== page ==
United Power shows off Colorado’s largest co-op-sponsored solar site

Left to right: United Power CEO Ron Asche, Jerry Marizza, also with United, Everod and Claudia Samuel of Samuel Engineering, and United Power’s director of external affairs Troy Whitmore.

Left to right: United Power CEO Ron Asche, Jerry Marizza, also with United, Everod and Claudia Samuel of Samuel Engineering, and United Power’s director of external affairs Troy Whitmore.

Tri-State member system United Power (Brighton, Colo.) hosted an open house at its 2.28-megawatt Hanger 160 Solar Project yesterday (July 22) in rural Adams County, about 20 miles north of Denver.

Although the 10-acre, photovoltaic (PV) solar array has been generating renewable energy for the co-op’s 70,000 member-consumers for more than three months, this was the first opportunity for the co-op’s staff to invite its members, directors and other local officials to have a first-hand look at what is being called the largest PV solar system in Colorado that is directly tied to a distribution network.

United’s staff provided visitors with breakfast and guided tours during the morning event.

“The Hanger 160 Solar Project is a great example of one of the ways that we are demonstrating renewable and other alternative energy solutions to our membership,” said Troy Whitmore, director of external affairs for the co-op. United Power is also the first and only Tri-State member co-op to purchase up to 3.2 megawatts of generation fueled from landfill gas — collected at the Erie Landfill site in northern Colorado.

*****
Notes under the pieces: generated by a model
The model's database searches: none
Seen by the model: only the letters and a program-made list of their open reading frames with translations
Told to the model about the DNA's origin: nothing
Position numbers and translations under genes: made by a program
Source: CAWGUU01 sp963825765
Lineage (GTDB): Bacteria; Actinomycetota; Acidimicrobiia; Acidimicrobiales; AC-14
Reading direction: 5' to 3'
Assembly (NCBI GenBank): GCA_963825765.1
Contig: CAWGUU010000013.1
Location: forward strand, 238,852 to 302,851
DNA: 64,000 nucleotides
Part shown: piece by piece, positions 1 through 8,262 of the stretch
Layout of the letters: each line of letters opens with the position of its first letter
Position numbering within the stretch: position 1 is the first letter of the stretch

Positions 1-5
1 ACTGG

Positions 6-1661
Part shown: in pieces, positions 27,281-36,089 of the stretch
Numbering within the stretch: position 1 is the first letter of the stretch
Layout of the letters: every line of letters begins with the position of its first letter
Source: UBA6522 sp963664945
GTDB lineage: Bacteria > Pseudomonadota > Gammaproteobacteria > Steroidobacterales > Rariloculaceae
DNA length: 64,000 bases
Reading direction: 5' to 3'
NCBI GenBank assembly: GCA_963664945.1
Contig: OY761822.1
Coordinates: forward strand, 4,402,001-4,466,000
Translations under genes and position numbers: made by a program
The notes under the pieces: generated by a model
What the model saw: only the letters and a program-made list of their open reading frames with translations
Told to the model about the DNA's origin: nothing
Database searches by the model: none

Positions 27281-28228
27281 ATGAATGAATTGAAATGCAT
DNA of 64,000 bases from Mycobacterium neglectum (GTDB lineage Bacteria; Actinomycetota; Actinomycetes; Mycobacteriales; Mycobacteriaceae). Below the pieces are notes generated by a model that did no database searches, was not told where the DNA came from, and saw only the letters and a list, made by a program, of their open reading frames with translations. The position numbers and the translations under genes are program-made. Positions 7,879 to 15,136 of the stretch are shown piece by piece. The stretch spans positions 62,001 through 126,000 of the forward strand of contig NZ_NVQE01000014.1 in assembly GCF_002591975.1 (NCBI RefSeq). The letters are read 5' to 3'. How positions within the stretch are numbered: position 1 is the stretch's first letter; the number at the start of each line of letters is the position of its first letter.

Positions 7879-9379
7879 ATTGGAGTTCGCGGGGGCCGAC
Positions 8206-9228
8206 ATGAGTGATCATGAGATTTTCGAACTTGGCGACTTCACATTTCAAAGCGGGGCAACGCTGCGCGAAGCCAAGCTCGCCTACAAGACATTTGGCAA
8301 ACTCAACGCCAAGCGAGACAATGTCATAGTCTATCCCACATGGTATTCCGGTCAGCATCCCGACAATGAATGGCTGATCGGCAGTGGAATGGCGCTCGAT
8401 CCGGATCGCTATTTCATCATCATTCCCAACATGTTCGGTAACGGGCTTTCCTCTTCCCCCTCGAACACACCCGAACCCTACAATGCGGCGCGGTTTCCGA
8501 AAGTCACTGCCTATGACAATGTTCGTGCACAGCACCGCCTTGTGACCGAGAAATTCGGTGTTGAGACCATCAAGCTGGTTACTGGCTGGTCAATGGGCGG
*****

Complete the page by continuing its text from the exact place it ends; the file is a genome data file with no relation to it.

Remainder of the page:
Tri-State supports the development of local renewable energy projects by its member systems with financial incentives and assistance, as approved by the association’s board of directors.

United Power’s Hanger 160 Solar Project is comprised of 7,600 PV panels on a 10-acre site in northern Colorado.

United Power’s Hanger 160 Solar Project is comprised of 7,600 PV panels on a 10-acre site in northern Colorado.

The $6.6 million solar site was designed, engineered and constructed by Denver-based Samuel Engineering, which also provides operations and maintenance services for the facility. The project is comprised of 7,600 PV panels each with a maximum output of 300 watts.

United Power also operates one of the region’s first cooperatively-owned community solar projects, called Sol Partners, in which its member-consumers have the opportunity to lease solar panels for a 25-year period and receive energy credits on their electric bills.

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